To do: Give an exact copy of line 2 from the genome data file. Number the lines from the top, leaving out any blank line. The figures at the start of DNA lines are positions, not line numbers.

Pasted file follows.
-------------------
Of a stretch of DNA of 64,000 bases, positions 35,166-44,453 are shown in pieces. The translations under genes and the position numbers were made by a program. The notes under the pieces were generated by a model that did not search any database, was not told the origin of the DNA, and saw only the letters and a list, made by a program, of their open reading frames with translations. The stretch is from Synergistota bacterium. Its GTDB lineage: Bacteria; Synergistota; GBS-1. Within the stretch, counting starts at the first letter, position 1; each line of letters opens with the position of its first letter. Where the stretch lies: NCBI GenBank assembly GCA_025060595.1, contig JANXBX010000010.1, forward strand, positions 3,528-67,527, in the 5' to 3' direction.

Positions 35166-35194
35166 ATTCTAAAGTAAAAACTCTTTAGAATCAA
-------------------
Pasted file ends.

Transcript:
Positions 35166-35194